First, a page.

Air jet yarn

A loom is a device used to weave cloth and tapestry. The basic purpose of any loom is to hold the warp threads under tension to facilitate the interweaving of the weft threads. The precise shape of the loom and its mechanics may vary, but the basic function is the same.

The word "loom" is derived from the Old English "geloma" formed from ge-(perfective prefix) and " loma ", a root of unknown origin; this meant utensil or tool or machine of any kind. In 1404 it was used to mean a machine to enable weaving thread into cloth. [1] By 1838 it had gained the meaning of a machine for interlacing thread.

Weaving is done by intersecting the longitudinal threads, the warp , i.e. "that which is thrown across", [2] with the transverse threads, the weft , i.e. "that which is woven".

Yarn consists of several strands of material twisted together. Each strand is, in turn, made of fibers, all shorter than the piece of yarn that they form. These short fibers are spun into longer filaments to make the yarn. Long continuous strands may only require additional twisting to make them into yarns. Sometimes they are put through an additional process called texturing.

The characteristics of spun yarn depend, in part, on the amount of twist given to the fibers during spinning. A fairly high degree of twist produces strong yarn; a low twist produces softer, more lustrous yarn; and a very tight twist produces crepe yarn. Yarns are also classified by their number of parts. A single yarn is made from a group of filament or staple fibers twisted together. Ply yarns are made by twisting two or more single yarns. Cord yarns are made by twisting together two or more ply yarns.

Almost eight billion pounds (3.6 billion kg) of spun yarn was produced in the United States during 1995, with 40% being produced in North Carolina alone. Over 50% of spun yarn is made from cotton. Textured, crimped, or bulked yarn comprised one half of the total spun. Textured yarn has higher volume due to physical, chemical, or heat treatments. Crimped yarn is made of thermoplastic fibers of deformed shape. Bulked yarn is formed from fibers that are inherently bulky and cannot be closely packed.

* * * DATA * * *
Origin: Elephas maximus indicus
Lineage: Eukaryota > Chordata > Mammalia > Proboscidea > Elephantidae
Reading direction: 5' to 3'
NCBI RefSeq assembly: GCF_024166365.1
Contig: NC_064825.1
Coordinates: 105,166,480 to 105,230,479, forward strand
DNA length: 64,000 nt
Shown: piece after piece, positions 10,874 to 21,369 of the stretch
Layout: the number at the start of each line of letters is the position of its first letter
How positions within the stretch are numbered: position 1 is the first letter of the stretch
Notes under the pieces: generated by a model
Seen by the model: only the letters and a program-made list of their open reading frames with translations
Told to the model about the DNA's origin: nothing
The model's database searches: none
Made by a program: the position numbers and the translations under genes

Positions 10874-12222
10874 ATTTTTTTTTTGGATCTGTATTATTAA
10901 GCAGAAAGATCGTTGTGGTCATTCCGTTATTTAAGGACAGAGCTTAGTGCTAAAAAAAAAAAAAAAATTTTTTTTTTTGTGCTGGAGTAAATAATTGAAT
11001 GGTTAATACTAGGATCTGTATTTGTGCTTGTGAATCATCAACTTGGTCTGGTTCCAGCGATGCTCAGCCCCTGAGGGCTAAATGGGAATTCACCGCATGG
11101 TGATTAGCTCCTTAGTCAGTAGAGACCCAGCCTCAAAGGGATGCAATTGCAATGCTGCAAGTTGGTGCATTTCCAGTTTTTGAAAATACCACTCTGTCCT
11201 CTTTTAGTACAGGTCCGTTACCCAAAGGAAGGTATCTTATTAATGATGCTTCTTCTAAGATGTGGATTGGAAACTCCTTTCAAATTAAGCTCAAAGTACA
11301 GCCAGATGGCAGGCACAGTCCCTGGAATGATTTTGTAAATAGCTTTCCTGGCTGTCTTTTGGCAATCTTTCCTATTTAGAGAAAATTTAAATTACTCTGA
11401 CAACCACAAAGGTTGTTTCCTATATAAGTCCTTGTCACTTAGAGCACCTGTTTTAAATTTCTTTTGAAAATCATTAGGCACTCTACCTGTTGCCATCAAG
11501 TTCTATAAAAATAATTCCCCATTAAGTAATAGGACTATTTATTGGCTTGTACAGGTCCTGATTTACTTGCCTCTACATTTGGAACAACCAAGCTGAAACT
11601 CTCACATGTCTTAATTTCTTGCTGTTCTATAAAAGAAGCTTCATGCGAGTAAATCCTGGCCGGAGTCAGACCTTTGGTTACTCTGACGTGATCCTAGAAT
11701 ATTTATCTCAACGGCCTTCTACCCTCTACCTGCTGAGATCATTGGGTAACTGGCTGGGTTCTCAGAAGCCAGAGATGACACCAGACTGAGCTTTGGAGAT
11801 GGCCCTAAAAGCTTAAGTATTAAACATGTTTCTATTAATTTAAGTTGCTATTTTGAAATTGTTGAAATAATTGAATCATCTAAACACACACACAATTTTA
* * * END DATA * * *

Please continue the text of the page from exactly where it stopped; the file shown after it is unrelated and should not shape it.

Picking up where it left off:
All of the fantastic fiber you get from animals on your homestead will become beautiful yarns, batting and stuffing. At first, when you look at the wool fleece, or hair right off the animal you may wonder how that dirty, messy bundle of wool/hair will ever become yarn, but it will. First things first:

We’ll concentrate on fleece for this piece, because that is the most common fiber turned into yarn, and the fiber that produces the most per shearing. You will have to learn the right ways to shear the animal you are using, but once you have the fleece in front of you, it is time to make it ready for spinning.

Skirting :  Skirting is the term used for the process of getting rid of the edges of the fleece that have the most dirt, waste material, and which are usually ragged from cutting. Your fleece will normally be in one solid piece (at least once you have practiced and gotten the hang of shearing). Lay it flat on a table, and cut off one to two inches all around the fleece.